(b) In any like or related manner interfering with, restraining, or
 coercing its employees in the exercise of their rights assured by the
 Statute.
 
    2.  Take the following affirmative action to effectuate the purposes
 and policies of the Statute:
 
    (a) Furnish upon request of the American Federation of Government
 Employees, AFL-CIO, Local 1345, the employees' exclusive representative,
 the information requested in September 1980 concerning the removal from
 employment of two individuals who were members of the exclusive
 representative's bargaining unit.
 
    (b) Post at its facilities copies of the attached Notice on forms
 furnished by the Authority.  Upon receipt, the forms will be signed by
 the General Manager of the Exchange and be posted and maintained for 60
 consecutive days in conspicuous places, including all bulletin boards
 and other places where notices to employees are customarily posted.
 Reasonable steps will be taken to ensure that these Notices are not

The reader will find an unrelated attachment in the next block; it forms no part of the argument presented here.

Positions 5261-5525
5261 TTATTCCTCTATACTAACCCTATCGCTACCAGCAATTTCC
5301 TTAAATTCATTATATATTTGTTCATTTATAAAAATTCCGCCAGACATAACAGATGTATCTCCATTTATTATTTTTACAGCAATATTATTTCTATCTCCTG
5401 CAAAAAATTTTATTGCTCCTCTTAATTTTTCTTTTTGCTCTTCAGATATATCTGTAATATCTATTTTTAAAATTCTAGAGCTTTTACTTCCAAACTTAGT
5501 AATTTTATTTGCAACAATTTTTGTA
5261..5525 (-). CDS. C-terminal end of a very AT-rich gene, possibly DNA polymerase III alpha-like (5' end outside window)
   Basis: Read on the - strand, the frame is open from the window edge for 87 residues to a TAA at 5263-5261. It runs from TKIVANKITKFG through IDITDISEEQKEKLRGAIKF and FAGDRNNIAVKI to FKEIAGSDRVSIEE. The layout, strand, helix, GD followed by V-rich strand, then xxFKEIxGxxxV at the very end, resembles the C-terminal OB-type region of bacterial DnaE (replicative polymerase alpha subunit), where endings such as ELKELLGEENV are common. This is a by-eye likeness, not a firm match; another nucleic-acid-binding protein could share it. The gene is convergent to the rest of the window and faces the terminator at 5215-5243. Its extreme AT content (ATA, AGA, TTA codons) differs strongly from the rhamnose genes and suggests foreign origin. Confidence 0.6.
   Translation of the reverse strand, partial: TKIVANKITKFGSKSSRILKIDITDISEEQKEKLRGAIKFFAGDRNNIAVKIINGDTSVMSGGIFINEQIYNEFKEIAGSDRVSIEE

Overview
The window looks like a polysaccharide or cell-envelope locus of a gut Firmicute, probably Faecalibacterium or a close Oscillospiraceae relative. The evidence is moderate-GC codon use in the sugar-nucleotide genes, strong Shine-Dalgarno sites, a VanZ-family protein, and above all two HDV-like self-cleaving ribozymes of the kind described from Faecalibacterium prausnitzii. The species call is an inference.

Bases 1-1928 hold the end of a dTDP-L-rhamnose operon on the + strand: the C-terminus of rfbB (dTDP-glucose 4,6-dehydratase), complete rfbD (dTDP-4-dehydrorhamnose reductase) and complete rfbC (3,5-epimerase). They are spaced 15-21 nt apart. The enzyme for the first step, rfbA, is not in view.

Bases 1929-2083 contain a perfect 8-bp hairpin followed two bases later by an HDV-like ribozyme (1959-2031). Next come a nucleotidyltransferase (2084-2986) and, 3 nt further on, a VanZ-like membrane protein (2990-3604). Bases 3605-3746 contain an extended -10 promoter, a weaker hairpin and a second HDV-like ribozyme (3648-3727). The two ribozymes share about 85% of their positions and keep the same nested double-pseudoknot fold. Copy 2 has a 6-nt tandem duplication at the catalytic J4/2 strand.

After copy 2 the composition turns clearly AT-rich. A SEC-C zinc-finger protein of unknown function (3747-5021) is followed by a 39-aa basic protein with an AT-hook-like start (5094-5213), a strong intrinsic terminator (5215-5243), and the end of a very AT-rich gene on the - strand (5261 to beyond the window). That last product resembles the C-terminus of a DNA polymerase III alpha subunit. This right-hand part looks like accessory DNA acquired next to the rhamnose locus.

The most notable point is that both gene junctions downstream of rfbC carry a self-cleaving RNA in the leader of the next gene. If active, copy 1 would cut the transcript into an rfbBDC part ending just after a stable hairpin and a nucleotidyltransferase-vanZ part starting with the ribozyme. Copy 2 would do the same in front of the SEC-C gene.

altered, defaced, or covered by any other material.
 
    (c) Notify the Regional Director, Region VII, Federal Labor Relations
 Authority, within 30 days of this Order and as required by section
 2423.30 of the Authority's Rules and Regulations, of the steps which
 have been taken to comply.
 
    Issued, Washington, D.C., February 27, 1987.
 
                                       /s/ Jerry L. Calhoun, Chairman
                                       /s/ Henry B. Frazier III, Member
                                       /s/ Jean McKee, Member
                                       FEDERAL LABOR RELATIONS AUTHORITY
 
 
 
 
 
 
                          NOTICE TO ALL EMPLOYEES
 
  AS ORDERED BY THE FEDERAL LABOR RELATIONS AUTHORITY AND TO
 EFFECTUATE
 THE POLICIES OF THE FEDERAL SERVICE LABOR-MANAGEMENT
 RELATIONS STATUTE
 WE NOTIFY OUR EMPLOYEES THAT:
 
    WE WILL NOT refuse to furnish the information requested in September
 1980 by the American Federation of Government Employees, AFL-CIO, Local
 1345, the exclusive representative of our